1. Bibliography
  2. Skald = Kock, Ernst Albin, ed. 1946-50. Den norsk-isländska skaldediktningen. 2 vols. Lund: Gleerup.
  3. NN = Kock, Ernst Albin. 1923-44. Notationes Norrœnæ: Anteckningar till Edda och skaldediktning. Lunds Universitets årsskrift new ser. 1. 28 vols. Lund: Gleerup.
  4. ANG = Noreen, Adolf. 1923. Altnordische Grammatik I: Altisländische und altnorwegische Grammatik (Laut- und Flexionslehre) unter Berücksichtigung des Urnordischen. 4th edn. Halle: Niemeyer. 1st edn. 1884. 5th unrev. edn. 1970. Tübingen: Niemeyer.
  5. Flat 1860-8 = Gudbrand Vigfusson [Guðbrandur Vigfússon] and C. R. Unger, eds. 1860-8. Flateyjarbók. En samling af norske konge-sagaer med indskudte mindre fortællinger om begivenheder i og udenfor Norge samt annaler. 3 vols. Christiania (Oslo): Malling.
  6. NS = Nygaard, Marius. 1906. Norrøn syntax. Kristiania (Oslo): Aschehoug. Rpt. 1966.
  7. ÍF 34 = Orkneyinga saga. Ed. Finnbogi Guðmundsson. 1965.
  8. Orkn 1913-16 = Sigurður Nordal, ed. 1913-16. Orkneyinga saga. SUGNL 40. Copenhagen: Møller.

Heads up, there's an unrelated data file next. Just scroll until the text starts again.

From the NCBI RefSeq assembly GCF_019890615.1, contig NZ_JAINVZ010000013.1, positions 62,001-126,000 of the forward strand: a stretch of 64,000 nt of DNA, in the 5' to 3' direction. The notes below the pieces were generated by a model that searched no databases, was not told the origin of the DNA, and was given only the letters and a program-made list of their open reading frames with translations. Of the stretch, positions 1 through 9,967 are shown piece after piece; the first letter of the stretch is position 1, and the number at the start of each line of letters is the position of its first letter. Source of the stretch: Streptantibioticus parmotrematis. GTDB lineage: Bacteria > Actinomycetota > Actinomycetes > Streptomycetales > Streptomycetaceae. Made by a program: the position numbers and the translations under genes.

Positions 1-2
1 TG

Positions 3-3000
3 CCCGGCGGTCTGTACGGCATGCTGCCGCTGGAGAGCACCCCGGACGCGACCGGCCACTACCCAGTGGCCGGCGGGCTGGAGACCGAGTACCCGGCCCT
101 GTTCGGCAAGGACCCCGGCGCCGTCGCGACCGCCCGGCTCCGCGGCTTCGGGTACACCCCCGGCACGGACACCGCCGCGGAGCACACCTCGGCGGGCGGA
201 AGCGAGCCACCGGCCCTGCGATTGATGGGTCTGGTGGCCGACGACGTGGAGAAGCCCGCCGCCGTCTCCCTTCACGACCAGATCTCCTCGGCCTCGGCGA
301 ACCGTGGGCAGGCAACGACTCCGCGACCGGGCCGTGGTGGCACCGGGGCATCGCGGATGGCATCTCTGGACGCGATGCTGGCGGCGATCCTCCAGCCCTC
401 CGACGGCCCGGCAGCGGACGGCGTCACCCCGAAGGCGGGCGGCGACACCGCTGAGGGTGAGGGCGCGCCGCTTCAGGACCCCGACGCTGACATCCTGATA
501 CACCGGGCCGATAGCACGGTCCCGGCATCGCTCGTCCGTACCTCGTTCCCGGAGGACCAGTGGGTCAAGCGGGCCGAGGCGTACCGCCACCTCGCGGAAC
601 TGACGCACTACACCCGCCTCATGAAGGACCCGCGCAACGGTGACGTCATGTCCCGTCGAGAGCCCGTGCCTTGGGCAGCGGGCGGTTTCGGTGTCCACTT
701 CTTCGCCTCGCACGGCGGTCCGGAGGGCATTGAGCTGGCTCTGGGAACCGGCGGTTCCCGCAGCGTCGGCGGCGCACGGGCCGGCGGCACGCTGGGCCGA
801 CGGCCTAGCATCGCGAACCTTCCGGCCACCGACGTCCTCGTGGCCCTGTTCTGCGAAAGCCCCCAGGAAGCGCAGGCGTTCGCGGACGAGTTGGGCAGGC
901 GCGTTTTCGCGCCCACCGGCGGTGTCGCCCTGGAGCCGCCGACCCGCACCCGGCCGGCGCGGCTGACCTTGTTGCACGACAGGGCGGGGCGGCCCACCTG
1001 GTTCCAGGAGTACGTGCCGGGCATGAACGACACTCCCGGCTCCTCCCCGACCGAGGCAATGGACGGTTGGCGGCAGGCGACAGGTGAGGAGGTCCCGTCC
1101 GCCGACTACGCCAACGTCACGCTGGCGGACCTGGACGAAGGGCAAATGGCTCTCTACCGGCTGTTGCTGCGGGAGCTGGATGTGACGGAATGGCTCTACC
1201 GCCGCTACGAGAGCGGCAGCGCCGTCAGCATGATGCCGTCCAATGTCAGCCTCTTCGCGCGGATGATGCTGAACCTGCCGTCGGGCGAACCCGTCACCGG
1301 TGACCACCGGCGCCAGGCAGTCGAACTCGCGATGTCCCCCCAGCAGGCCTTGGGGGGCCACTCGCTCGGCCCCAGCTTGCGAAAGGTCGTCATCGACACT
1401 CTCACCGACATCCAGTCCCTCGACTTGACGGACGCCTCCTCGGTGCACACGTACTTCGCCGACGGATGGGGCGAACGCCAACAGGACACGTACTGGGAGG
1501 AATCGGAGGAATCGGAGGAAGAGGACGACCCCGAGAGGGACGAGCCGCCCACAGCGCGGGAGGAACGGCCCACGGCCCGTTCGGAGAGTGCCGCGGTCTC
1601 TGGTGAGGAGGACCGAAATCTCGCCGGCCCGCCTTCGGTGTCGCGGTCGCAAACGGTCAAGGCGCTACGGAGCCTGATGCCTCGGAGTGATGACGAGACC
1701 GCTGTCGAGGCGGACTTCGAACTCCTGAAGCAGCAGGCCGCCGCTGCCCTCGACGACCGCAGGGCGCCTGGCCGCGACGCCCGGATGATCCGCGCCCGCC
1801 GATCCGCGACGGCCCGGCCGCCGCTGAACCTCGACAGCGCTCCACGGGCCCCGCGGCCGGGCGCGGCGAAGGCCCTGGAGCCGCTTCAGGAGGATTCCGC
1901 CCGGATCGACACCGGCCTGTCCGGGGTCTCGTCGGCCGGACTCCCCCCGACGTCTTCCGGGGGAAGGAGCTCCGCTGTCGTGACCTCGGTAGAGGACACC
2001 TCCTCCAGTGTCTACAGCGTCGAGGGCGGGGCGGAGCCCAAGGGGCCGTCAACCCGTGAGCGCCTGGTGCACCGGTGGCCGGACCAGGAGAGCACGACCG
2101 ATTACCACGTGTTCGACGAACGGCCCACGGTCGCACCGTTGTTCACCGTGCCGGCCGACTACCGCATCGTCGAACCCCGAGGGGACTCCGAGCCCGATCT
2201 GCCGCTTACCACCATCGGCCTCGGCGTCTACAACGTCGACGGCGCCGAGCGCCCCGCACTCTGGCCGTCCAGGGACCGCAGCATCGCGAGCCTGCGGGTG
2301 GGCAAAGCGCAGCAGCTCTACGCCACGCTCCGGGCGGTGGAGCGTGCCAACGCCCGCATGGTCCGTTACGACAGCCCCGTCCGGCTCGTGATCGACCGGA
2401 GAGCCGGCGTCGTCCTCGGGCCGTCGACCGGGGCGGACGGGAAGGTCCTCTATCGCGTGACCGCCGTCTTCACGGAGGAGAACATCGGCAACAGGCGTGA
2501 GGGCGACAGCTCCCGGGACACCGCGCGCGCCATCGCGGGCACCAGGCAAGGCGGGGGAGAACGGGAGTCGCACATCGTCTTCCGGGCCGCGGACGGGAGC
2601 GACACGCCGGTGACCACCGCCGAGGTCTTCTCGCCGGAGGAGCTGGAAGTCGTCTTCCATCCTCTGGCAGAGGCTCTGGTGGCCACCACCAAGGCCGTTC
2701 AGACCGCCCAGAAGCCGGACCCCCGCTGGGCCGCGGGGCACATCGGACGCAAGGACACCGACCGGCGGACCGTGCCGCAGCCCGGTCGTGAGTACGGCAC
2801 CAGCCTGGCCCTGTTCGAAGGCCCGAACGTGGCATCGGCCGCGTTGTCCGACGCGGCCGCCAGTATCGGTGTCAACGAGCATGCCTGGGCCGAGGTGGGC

9. Bibire, Paul. 1988. ‘The Poetry of Earl Rǫgnvaldr’s Court’. In Crawford 1988, 208-40.
  10. Poole, Russell. 2006. ‘Some Southern Perspectives on Starcatherus’. Viking and Medieval Scandinavia 2, 141-66.
  11. Orkn 1887 = Gudbrand Vigfusson 1887-94, I.
  12. Internal references
  13. Margaret Clunies Ross (ed.) 2017, ‘Anonymous Poems, Bjarkamál in fornu 6’ in Kari Ellen Gade and Edith Marold (eds), Poetry from Treatises on Poetics. Skaldic Poetry of the Scandinavian Middle Ages 3. Turnhout: Brepols, p. 503.
  14. Kari Ellen Gade 2009, ‘Orkneyinga saga (Orkn)’ in Kari Ellen Gade (ed.), Poetry from the Kings’ Sagas 2: From c. 1035 to c. 1300. Skaldic Poetry of the Scandinavian Middle Ages 2. Turnhout: Brepols [check printed volume for citation].
  15. Elena Gurevich (ed.) 2017, ‘Anonymous Þulur, Eyja heiti 4’ in Kari Ellen Gade and Edith Marold (eds), Poetry from Treatises on Poetics. Skaldic Poetry of the Scandinavian Middle Ages 3. Turnhout: Brepols, p. 977.
  16. Elena Gurevich (ed.) 2017, ‘Anonymous Þulur, Sverða heiti 3’ in Kari Ellen Gade and Edith Marold (eds), Poetry from Treatises on Poetics. Skaldic Poetry of the Scandinavian Middle Ages 3. Turnhout: Brepols, p. 794.
  17. Judith Jesch (ed.) 2009, ‘Oddi inn litli Glúmsson, Lausavísur 1’ in Kari Ellen Gade (ed.), Poetry from the Kings’ Sagas 2: From c. 1035 to c. 1300. Skaldic Poetry of the Scandinavian Middle Ages 2. Turnhout: Brepols, pp. 614-16.
  18. Judith Jesch (ed.) 2009, ‘Rǫgnvaldr jarl Kali Kolsson, Lausavísur 13’ in Kari Ellen Gade (ed.), Poetry from the Kings’ Sagas 2: From c. 1035 to c. 1300. Skaldic Poetry of the Scandinavian Middle Ages 2. Turnhout: Brepols, pp. 590-1.